In pictures: Jonathan Ross at the BBC

7 January 2010 Last updated at 16:56

As Jonathan Ross announces he's to leave the BBC after 13 years, look back at some of the highlights of his career so far.
Jonathan Ross with Frank Skinner and Bob Monkhouse
One of Jonathan Ross's earliest appearances on the BBC was on comedy game show Gag Tag which ran for 14 episodes between 1994 and 1996. Ross is pictured with Frank Skinner and Bob Monkhouse.
Jonathan Ross on They Think It's All Over
In 1998 Ross began to appear on sports comedy quiz, They Think It's All Over. He ended up as a permanent panelist and stayed with the show until 2006. Other regulars pictured included David Gower, Rory McGrath, host Nick Hancock and Gary Lineker.
Jonathan Ross with Julian Clary and Phil Jupitus
Ross got involved with yet another comedy quiz format in 1999, It's Only TV... But I Like It. The show ran until 2002 and the regular team captains included comedians Julian Clary and Phil Jupitus.
Jonathan Ross
Ross, a self-confessed movie fanatic, took on a somewhat more serious tone in 1999 when he replaced long time host Barry Norman as presenter of The Film Programme.
Jonathan Ross with George Clooney
The respected film review show allowed Ross to interview top Hollywood stars and report on the annual Oscars ceremony. He's pictured here with George Clooney in 2000.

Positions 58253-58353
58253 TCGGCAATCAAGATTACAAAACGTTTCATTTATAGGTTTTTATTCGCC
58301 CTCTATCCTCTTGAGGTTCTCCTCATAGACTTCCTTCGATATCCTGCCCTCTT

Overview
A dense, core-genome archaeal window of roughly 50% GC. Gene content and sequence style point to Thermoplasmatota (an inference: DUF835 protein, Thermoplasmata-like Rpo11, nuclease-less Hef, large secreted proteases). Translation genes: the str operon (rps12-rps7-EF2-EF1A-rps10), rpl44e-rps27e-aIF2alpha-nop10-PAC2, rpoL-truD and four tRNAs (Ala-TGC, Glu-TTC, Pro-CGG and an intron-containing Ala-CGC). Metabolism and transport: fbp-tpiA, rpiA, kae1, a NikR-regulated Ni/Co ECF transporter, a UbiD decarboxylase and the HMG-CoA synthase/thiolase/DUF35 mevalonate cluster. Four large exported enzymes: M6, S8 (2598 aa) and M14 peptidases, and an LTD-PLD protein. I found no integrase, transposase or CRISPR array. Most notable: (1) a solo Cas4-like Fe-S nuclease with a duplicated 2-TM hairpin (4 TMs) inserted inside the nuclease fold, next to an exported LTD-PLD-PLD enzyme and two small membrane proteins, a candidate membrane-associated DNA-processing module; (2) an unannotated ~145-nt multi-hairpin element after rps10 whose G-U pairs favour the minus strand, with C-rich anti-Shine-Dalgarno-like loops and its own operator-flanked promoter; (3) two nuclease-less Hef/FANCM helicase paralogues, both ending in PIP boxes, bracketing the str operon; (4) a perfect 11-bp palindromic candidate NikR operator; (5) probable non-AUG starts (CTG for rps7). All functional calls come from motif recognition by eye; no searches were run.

Jonathan Ross with Elton John
Ross also began his Saturday morning Radio 2 show in 1999. However, he caused uproar nine years later when he broadcast lewd comments about actor Andrew Sachs's grand-daughter.The BBC suspended him for three months.
Jonathan Ross with Red Nose
The presenter dons a red nose to lend a hand to the BBC's Comic Relief fundraising effort in 2001.
Ross on Friday Night with Jonathan Ross
Ross's biggest success has been his Friday night talk show, which has been a regular fixture since 2001. The award winning show has been a hit with viewers but the star will now leave the BBC in July when his contract runs out.
Jonathan Ross
Ross waves to reporters outside his London home in the hours after his announcement. The star insisted his decision to leave was not financially motivated and said it had been "a great 13 years at the BBC".